It's very difficult to say where the line is drawn or lines are drawn both actually and legally.
There are intersexed people. There's no doubt about it.
However, there are people who are not intersexed at all who mentally only think of themselves as other than what their non-intersexed biology says about them. There also those who think of themselves as intersexed also when their biology says they are not.
Of course, the question arises concerning where biology and mental states start and end. Aren't mental states biological in nature?
Nevertheless, the judge claiming that a non-intersexed woman, a non-trans woman, can be fired for believing that mental states are not biological is ludicrous. The biological versus mental/mind philosophical debate is as old as philosophy itself and is not a settled debate.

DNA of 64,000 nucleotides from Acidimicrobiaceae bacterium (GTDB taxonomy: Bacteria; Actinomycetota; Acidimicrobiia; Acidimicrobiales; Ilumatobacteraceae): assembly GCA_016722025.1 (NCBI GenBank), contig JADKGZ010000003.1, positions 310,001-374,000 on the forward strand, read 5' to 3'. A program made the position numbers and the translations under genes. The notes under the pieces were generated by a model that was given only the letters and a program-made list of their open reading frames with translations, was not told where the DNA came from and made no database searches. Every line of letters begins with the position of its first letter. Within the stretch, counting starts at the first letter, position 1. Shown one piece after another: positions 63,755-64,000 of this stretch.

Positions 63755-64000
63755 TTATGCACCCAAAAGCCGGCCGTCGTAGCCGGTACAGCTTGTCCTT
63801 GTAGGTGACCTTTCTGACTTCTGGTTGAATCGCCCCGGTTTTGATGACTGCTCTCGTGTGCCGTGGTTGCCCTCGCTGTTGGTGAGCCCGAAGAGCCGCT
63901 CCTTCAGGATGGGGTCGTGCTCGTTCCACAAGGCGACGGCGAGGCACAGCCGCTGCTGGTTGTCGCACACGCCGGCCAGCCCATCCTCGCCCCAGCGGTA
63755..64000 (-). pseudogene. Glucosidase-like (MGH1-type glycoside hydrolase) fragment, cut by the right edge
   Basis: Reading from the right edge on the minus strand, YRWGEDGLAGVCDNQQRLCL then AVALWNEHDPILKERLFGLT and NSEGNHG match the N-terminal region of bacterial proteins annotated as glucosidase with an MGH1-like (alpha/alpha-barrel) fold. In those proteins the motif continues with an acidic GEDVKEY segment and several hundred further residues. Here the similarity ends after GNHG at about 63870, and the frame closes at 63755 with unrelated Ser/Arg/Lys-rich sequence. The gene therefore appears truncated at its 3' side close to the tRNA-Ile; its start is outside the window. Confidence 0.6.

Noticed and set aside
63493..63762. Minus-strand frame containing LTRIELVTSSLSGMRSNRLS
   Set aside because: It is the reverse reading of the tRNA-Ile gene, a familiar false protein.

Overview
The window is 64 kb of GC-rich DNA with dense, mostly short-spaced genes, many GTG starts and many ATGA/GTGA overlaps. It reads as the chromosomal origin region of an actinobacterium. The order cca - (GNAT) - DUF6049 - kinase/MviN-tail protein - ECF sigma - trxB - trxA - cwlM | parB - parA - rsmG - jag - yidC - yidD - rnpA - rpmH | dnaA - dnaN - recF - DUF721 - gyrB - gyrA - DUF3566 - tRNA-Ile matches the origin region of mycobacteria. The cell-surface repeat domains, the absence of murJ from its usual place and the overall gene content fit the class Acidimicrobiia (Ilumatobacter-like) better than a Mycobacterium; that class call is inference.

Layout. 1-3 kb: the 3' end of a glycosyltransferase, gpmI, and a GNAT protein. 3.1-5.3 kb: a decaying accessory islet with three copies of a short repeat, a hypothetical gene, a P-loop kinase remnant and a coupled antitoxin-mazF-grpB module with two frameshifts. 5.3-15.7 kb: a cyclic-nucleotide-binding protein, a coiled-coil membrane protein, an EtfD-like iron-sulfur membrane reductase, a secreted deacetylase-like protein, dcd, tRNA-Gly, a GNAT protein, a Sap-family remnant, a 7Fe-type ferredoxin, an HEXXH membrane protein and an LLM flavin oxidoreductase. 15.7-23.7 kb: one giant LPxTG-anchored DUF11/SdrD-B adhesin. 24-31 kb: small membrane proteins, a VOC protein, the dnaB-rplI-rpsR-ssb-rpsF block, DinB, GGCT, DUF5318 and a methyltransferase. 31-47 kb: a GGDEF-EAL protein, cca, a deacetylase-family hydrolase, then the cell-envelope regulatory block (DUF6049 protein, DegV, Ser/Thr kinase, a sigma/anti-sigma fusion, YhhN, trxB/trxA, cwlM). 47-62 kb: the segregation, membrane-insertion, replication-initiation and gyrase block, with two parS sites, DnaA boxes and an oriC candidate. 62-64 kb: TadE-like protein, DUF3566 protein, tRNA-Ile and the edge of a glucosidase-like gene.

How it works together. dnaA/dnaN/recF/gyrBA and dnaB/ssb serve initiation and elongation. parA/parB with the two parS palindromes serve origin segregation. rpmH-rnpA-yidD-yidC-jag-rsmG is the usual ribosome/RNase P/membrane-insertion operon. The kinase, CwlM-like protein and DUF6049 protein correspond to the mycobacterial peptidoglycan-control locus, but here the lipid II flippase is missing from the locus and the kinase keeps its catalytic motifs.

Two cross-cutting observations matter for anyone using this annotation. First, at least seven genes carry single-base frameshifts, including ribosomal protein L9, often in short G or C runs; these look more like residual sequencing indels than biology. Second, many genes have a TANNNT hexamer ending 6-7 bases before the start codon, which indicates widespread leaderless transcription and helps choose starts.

If we don't allow people to debate things that are still up in the air or even re-debate things that appear settled, we're being very, very stupid and shortsighted. After all, toeing the line is not how modern science was even formed and we don't even know where physics and spirit begin and end either.
The judge appears to be claiming to be omniscient.
What's a real woman, a person who is clearly not at all intersexed or the opposite of the person's biological markers, all of them, and only has a feeling of being in the wrong body? If so, why do we even use the prefix "trans"?
What is a person with all, and only, the traditional biological markers who doesn't have any such feelings?
Is the first not different from the second? Yes, and it's why the prefix.
Some people say "real men don't eat quiche." Are we going to fire them for it? I'm not, even though I don't agree with them.
Anyway, here's the article that spurred this post: A UK judge ruled that it is legal to fire workers for saying that transgender women are not real women